Greenhouse gas emissions from commercial air travel are growing at a faster clip than predicted in previous, already dire, projections, according to new research — putting pressure on airline regulators to take stronger action as they prepare for a summit next week.
The United Nations aviation body forecasts that airplane emissions of carbon dioxide, a major greenhouse gas, will reach just over 900 million metric tons in 2018, and then triple by 2050.
But the new research, from the International Council on Clean Transportation, found that emissions from global air travel may be increasing more than 1.5 times as fast as the U.N. estimate. The researchers analyzed nearly 40 million flights around the world last year.
“Airlines, for all intents and purposes, are becoming more fuel efficient. But we’re seeing demand outstrip any of that,” said Brandon Graver, who led the new study. “The climate challenge for aviation is worse than anyone expected.”
The decision by Greta Thunberg, a young climate activist, to sail across the Atlantic rather than travel by air ahead of her speech at the United Nations next week, has refocused attention on aviation’s role in causing climate change and its consequences, including sea-level rise and more intense heat waves, hurricanes, flooding and drought.
Climate protesters have said they plan to gather in Montreal next week, where airline regulators are set to hold their own summit.
William Raillant-Clark, a spokesman for the U.N. aviation body, stood by its emissions projection, which he said was “the most up-to-date” and provided “a clear picture on the future environmental trends.” He added that the group “endorses and welcomes wholeheartedly” calls for the aviation industry to address climate change with greater urgency.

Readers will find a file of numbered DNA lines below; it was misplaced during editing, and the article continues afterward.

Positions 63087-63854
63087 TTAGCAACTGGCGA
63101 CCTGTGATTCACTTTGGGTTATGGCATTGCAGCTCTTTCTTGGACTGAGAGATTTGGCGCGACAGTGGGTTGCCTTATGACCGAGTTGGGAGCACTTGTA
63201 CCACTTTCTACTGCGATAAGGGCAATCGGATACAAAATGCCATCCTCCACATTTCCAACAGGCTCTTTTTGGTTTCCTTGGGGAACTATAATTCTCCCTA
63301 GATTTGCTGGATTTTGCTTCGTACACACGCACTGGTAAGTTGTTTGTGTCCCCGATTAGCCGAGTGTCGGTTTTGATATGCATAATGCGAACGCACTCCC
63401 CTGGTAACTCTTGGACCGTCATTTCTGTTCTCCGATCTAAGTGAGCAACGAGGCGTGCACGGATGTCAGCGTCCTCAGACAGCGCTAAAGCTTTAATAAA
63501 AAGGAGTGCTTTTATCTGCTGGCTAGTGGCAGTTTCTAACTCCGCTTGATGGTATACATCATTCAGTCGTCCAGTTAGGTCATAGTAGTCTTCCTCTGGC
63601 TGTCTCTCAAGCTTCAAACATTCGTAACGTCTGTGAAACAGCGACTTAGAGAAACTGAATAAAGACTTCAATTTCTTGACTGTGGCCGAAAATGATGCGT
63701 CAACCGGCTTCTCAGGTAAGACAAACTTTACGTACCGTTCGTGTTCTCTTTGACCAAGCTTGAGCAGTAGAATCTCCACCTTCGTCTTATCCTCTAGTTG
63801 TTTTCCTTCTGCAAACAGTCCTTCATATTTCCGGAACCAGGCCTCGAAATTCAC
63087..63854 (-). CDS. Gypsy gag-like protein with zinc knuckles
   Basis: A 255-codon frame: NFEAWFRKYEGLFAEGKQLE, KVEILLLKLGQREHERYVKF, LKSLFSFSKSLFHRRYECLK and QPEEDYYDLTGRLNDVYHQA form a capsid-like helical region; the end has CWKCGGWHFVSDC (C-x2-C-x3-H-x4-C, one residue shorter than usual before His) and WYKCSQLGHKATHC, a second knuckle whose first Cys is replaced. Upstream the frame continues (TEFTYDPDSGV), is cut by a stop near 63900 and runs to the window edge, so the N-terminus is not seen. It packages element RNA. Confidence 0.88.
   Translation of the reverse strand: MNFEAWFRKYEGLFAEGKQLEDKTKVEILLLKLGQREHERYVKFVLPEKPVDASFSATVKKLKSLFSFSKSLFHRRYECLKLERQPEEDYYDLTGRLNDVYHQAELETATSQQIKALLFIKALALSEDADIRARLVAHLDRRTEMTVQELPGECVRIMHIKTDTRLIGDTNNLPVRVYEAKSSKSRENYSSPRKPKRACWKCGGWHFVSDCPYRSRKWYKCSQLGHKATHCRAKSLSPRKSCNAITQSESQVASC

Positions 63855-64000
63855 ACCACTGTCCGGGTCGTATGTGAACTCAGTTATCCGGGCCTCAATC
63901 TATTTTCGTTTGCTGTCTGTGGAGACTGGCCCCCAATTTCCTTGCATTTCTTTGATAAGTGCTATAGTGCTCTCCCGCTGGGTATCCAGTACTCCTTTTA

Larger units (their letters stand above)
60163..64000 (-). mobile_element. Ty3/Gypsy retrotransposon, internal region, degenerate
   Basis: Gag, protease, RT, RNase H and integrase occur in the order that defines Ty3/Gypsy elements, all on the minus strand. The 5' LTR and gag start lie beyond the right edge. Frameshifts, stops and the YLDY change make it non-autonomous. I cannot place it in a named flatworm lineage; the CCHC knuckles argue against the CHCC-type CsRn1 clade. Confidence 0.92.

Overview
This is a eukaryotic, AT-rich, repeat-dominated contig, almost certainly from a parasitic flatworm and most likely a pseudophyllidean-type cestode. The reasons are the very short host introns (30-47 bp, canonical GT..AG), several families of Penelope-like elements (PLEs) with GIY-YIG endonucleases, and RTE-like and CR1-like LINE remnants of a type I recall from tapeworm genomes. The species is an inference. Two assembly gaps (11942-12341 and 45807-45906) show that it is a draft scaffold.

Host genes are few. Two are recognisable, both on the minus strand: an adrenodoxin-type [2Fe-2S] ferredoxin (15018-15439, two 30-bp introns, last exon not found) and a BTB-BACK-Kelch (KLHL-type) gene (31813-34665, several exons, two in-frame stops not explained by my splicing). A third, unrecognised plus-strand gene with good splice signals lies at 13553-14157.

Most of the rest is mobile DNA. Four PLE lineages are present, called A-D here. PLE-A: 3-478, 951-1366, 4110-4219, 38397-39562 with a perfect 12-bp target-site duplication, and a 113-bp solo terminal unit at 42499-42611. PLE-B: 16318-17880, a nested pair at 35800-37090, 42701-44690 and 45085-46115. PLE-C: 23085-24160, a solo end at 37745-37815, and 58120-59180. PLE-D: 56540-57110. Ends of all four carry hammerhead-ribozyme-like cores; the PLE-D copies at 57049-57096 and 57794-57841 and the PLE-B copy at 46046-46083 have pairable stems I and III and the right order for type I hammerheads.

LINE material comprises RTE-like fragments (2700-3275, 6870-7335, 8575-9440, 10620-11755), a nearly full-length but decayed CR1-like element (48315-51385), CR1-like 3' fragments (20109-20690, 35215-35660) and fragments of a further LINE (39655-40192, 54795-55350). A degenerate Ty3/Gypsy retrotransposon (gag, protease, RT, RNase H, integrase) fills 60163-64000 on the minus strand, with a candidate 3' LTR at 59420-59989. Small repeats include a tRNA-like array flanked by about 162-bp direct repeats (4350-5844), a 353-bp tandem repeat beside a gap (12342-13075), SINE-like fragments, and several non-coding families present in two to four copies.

Underlying the growth in aviation emissions is the rapid expansion of air travel worldwide, propelled by a proliferation of low-cost airlines and a booming tourism industry catering to a growing middle class.
A separate study released this week by the industry group Airports Council International found that the world’s fastest-growing airports were in emerging economies; 12 of the top 30 were in either China or India.
Still, the new data from the clean transportation council found that flights from airports in the United States were responsible for almost one quarter of global passenger flight-related carbon dioxide emissions. China was the next biggest source of passenger aviation emissions, followed by the United Kingdom, Japan and Germany; the lowest-income countries that contain half the world’s population accounted for only 10 percent of all emissions.
The study underscored the heavy carbon-dioxide footprint of domestic flights, often left out of negotiations over global emissions-reduction targets. Domestic travel accounted for a large majority of departures in countries including the United States, China, Indonesia, Brazil and Australia.
Governments have pledged to take major steps to improve fuel economy in their routes and fleets. Under a plan adopted by the U.N. body, the International Civil Aviation Organization, three years ago, airlines will start to voluntarily offset most of the growth in their carbon dioxide emissions beginning in 2020. Carbon offsets compensate for emissions by canceling out greenhouse gas emissions elsewhere in the world. (For example, the offset may involve paying for renewable energy or other programs designed to reduce emissions.)
Some governments have suggested going further. In Germany, the Green Party has suggested banning domestic air travel altogether to force Germans to travel by train, which pollutes less.
“At a time when students are going on climate strikes around the world, this will really put pressure on the aviation industry to be much more ambitious,” said Annie Petsonk, international counsel for the Environmental Defense Fund. “They’re beginning to understand that for most people who fly, aviation is the biggest part of their personal carbon footprint.”
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